Anyway enjoy the guessing while you wait for the song to play and ponder next week's choices.
My copy is from the LP "The Barock Sound of..." thought I had the 45 of this
but...anyway pleasant and rocking track to strum your harpsichord along to.
Good arrangement by Jack (I understand he co-produced also), composed by Mike
Murphy, and well sung with a professional standard of musicianship.
I assume the group was conceived in the heady mid sixties to create/jump on the bandwagon of the latest 'happening sound', Baroque-rock. Assembled by Randy - New Christy Minstrels and Back Porch Majority - Sparks after auditioning over 200 vocalists/musicians, the talented and carefully chosen seven members who made the line up on this recording were; Carol Stromme, Del Ramos, Ted Anderson, Gary Miller, Carol Kimzey, Alan Parker and Larry Hickman.
Despite there endeavors including period costumes, 3 45's, a LP, high quality recordings and big label backing, no hits resulted.
Jack Nitzsche consistently claimed that music was stolen from the Blackman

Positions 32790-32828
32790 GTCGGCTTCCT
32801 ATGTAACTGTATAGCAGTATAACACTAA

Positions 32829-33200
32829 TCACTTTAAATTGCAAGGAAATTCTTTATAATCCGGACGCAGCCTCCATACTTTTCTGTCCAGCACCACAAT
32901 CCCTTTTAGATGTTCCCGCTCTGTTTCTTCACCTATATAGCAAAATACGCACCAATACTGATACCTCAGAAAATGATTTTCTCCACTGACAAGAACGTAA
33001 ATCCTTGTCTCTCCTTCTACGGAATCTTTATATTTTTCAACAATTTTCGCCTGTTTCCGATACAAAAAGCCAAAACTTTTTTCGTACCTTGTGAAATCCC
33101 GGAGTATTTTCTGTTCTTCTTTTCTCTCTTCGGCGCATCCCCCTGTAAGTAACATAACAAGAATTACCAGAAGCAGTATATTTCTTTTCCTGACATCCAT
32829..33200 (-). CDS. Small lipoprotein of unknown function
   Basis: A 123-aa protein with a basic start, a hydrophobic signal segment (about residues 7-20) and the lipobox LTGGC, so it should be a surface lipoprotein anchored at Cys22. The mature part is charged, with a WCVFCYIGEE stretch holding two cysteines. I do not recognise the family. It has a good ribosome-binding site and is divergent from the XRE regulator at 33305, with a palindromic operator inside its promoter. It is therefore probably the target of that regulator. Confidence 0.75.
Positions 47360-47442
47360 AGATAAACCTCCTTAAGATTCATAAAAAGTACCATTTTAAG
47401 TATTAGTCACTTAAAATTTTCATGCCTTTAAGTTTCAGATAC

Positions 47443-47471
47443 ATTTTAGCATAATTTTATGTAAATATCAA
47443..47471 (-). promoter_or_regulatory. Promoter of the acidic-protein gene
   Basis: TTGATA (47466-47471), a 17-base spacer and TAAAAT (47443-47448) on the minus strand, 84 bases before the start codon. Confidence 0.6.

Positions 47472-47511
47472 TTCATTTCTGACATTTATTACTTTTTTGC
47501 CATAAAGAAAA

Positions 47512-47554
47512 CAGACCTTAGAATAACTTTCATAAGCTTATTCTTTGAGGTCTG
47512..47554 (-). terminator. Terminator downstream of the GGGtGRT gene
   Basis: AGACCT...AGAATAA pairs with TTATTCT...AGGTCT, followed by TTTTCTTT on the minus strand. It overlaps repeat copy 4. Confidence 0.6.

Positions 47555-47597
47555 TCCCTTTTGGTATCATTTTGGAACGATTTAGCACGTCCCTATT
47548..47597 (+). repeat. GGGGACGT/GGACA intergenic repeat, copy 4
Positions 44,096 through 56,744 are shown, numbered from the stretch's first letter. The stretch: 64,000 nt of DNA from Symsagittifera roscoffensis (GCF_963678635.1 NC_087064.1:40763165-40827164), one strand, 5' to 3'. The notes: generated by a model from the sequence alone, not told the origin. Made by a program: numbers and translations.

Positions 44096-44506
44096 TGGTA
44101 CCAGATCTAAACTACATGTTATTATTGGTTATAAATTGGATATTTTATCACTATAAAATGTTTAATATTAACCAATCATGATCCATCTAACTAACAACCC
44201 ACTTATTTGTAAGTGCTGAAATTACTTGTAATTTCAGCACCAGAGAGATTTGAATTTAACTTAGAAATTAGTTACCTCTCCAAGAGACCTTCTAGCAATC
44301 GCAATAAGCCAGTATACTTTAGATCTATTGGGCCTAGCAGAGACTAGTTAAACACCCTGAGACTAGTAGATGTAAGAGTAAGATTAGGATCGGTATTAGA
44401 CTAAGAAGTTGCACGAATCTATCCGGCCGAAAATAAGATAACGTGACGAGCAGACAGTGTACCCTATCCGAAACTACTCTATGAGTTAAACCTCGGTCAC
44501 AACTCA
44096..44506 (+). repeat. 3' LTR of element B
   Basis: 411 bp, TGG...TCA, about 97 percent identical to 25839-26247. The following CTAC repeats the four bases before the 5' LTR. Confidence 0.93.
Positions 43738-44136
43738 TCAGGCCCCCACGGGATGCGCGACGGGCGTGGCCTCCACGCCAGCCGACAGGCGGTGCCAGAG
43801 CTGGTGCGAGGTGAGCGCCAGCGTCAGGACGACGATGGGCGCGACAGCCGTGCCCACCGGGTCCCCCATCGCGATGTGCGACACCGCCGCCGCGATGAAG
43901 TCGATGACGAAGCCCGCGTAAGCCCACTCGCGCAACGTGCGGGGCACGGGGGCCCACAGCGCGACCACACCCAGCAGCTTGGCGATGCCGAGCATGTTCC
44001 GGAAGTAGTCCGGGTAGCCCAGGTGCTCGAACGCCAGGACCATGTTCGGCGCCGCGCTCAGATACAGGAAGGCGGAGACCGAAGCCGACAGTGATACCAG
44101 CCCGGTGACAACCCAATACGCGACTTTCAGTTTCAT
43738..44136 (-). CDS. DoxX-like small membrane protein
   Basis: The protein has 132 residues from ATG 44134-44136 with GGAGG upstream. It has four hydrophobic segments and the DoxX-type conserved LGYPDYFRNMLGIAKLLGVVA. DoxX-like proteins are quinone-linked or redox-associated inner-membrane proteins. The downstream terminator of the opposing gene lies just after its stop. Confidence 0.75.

and after hearing Jerome Evans lead on The Furys' "If I Didn't Have A Dime";
who would care to argue?
Not as immediately infectious as their best known tune "Zing Went The Strings",
at 2minute 21seconds ridiculously short for a 45 - even in '64 - but with the
guys in great harmony on backing vocals, a sympathetic arrangement by Jack on
a fine Medley-Russell penned song the record is just so, so...right.
Produced by Jimmy Mack (Jimmy McEachin?) the single was of course just one amongst hundreds that deserved to have been a hit in '64. This speaks volumes for the quality of releases at the time NOT on a lack of quality of this lost gem.
What about the 2min.21sec? Well just keep replaying it! To read more about the Furys', Jerome and what he's up to now. Jerome Evans and The Furys.
Few artists connected as well on an emotional level as Jack Nitzsche and his
friend Judy Henske, whether it be traditional folk songs such as "Danny Boy",
nursery rhymes, "Sing A Rainbow", classic pop from the pens of Goffin and King,
"Road To Nowhere" or as in this case Dolphins In The Sea" a 'protest song'
written by Fred Neil. The lyrics in many of their recordings together are
unimportant; the involvement comes from the welding of Jack's arrangements
with the intensity of Judy's delivery.
Lets hope that one-day 'the Queen of the Beatniks' Reprise recordings will, as is her Elektra material, be available on CD. Checkout The Judy Henske Home Page and an excellent fan site the Official Judy Henske Fan Site. Sad to report that Judy is not well, I wish her a speedy recovery.
Never one to let you get complacent with his 'style', Jack comes up with a
typically unexpected track from his tenure at Reprise. The first nine seconds
play and just when you're thinking "Oh dear", the guitar comes in and a stomping
rock n roll beat takes over.